For an event organized by a group called Agency Projects, the agency of individual artists working outside of community art centers was not a priority. It has been suggested, for example, that the National Gallery is devaluing all indigenous works in its collection that do not have provenance from an art centre. This will no doubt have an effect on the secondary market – though that certainly can’t include Emily Kngwarreye, who somehow managed a successful career without ever being associated with an art center. And didn’t the NGA pay top dollar for a Rover Thomas job from dealership Mary Macha???

And it is quite clear that the NATSIAAs do not accept works of art from outside the network of art centers. Which could, by the way, extend to NSW if Senior Curator Djon Mundine has his way. He could get support from Kimberley Moulton, who shared her distress at seeing the Darwin Aboriginal Art Fair card “with a big gap in the south-east corner. We just don’t seem to be authentic enough there to be in that space,” she said.

Aren’t you saying there’s a chasm between the urban conservatives and the classic art that reigns in Darwin?

And it certainly ruled the shows around town. While the annual collective exhibition of the two Tiwi Islands art centers seemed stronger than ever, the absolute stars were Barayuwa Mununggurr and Timo Hogan. Yolngu Munuggurr man painted ‘Garapana‘, the reef created by the stone knives his ancestors threw into the sea after killing their whale brother Mirinyungu. The reef is guarded by the octopus, Ngarrapiya. Etching this complexity onto repurposed aluminum signage and achieving an irresistible beauty that sold every work on offer suggests an undeniable aesthetic mastery.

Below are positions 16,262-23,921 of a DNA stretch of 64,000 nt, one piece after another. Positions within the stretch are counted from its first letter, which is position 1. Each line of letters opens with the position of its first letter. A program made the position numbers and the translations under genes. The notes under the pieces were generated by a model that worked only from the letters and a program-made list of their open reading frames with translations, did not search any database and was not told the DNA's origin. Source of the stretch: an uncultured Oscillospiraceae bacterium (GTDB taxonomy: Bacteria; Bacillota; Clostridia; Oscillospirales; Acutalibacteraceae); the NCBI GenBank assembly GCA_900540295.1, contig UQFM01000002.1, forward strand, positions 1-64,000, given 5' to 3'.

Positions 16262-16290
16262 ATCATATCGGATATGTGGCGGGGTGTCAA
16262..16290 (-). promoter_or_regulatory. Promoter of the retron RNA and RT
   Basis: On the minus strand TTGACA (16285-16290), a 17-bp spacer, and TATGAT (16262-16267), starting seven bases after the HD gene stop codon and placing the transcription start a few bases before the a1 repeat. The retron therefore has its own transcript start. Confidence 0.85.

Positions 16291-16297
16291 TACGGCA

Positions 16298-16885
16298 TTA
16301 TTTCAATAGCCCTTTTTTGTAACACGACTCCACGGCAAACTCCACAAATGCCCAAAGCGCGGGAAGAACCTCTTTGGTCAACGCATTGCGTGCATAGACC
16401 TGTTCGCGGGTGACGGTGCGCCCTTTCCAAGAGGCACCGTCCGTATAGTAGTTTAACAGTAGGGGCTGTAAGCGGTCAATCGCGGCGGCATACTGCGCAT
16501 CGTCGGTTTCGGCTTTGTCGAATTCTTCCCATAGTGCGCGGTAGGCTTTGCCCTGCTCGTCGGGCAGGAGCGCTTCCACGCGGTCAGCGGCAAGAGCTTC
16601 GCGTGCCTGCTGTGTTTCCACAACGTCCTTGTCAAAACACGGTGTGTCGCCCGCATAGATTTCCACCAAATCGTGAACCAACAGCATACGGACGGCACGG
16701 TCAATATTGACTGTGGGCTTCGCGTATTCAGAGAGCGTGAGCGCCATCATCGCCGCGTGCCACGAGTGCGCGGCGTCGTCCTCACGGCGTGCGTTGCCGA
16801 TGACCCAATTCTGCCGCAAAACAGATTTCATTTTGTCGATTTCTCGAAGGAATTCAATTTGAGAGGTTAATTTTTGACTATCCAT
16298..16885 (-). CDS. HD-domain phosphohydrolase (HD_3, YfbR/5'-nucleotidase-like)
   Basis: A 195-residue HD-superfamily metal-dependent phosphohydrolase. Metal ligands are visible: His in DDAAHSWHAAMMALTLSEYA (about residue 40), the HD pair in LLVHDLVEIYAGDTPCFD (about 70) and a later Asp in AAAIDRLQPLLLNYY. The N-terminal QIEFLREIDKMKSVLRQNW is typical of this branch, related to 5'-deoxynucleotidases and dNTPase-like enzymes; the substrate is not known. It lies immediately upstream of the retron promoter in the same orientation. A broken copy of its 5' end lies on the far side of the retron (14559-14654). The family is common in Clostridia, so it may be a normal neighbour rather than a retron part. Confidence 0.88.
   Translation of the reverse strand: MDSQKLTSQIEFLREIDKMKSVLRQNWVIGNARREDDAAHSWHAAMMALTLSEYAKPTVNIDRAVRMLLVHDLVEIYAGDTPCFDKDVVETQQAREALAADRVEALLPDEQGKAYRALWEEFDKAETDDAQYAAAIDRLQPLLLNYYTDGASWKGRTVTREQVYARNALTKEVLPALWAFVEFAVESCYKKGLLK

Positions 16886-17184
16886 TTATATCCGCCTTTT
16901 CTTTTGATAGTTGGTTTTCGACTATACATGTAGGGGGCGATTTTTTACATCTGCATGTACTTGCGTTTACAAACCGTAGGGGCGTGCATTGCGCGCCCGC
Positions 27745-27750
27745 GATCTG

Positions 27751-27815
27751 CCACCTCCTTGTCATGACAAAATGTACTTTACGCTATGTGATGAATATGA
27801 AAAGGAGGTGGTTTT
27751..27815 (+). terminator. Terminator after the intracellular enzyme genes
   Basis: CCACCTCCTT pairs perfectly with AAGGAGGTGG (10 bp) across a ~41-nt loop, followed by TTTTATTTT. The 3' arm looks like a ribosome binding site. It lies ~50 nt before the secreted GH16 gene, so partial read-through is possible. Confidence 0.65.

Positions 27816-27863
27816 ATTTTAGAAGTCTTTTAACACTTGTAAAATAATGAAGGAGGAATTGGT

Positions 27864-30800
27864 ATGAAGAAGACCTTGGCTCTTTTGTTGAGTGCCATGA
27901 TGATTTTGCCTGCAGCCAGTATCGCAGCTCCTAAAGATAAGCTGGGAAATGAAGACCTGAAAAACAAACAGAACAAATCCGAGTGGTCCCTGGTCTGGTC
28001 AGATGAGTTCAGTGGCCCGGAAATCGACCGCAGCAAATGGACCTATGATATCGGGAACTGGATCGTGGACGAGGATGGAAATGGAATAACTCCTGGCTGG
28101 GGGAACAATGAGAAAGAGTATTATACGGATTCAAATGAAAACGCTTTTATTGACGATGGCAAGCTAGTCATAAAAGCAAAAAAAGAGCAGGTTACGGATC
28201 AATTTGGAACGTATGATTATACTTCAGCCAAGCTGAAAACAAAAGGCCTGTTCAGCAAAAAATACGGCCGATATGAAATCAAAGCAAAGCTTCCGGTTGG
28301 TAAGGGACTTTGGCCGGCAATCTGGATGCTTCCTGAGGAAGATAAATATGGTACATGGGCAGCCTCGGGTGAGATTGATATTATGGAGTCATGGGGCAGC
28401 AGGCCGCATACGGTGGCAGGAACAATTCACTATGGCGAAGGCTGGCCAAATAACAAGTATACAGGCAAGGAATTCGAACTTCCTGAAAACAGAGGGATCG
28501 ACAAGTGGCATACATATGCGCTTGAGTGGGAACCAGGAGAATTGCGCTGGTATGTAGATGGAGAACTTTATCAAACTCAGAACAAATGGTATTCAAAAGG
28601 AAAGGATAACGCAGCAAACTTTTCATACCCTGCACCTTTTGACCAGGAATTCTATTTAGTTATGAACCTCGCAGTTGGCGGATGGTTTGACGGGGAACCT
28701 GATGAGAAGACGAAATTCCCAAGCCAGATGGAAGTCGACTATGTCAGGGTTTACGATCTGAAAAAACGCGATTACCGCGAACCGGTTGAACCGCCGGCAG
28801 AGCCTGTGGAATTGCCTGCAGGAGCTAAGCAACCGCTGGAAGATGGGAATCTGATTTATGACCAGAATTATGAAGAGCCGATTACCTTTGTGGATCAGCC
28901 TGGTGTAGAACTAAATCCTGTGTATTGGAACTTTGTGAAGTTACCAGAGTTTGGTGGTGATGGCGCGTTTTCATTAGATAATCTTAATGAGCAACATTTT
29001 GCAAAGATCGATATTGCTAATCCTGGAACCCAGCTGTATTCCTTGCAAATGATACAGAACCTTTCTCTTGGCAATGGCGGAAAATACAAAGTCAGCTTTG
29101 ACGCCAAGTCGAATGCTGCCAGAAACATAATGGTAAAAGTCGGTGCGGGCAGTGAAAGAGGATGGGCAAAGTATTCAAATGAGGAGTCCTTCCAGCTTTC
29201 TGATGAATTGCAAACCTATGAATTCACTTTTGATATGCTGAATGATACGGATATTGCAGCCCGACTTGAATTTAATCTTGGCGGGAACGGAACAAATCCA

Timo Hogan, on the other hand, is simply thinking big, but only about Baker Lake. The Spinifex man won the Big Telstra last year and was commissioned to create a triptych for Tarnanthi. In Darwin, he fills an entire gallery with images of this “dangerously sacred” lake in a way that evokes associations with Houston’s famous Rothko Chapel. The little artist was eclipsed by his wall-high black-and-white creations, streaked only occasionally with the colors of the battles between the lake’s resident blind water serpent, Wanampiku, and Two Man Songline heroes, Wati Kutjara. They too have all been sold.

The art business is doing well. don’t waste it

URL: https://agencyprojects.org/untolddarwin

Artist: Nici Cumpston, Sally Scales, Emily Kngwarreye, Rover Thomas, Barayuwa Mununggurr, Timo Hogan,

Category:
Art Fair , Art Prize , Australia , Blog , Conference , Event , Exhibition , Reportage , Festival , Industry , News ,

Key words:
Agency projects, Barayuwa Mununggurr, BHP, corporate sponsorship, Darwin Aboriginal Art Fair, emily kngwarreye, Jeremy Eccles, Jilda Andrews, Kimberley Moulton, Larrakia mob, nici cumpston, rover thomas, Sally Scales, Telstra NATSIAAs, Timo Hogan, Wesfarmers,

Christopher S. Washington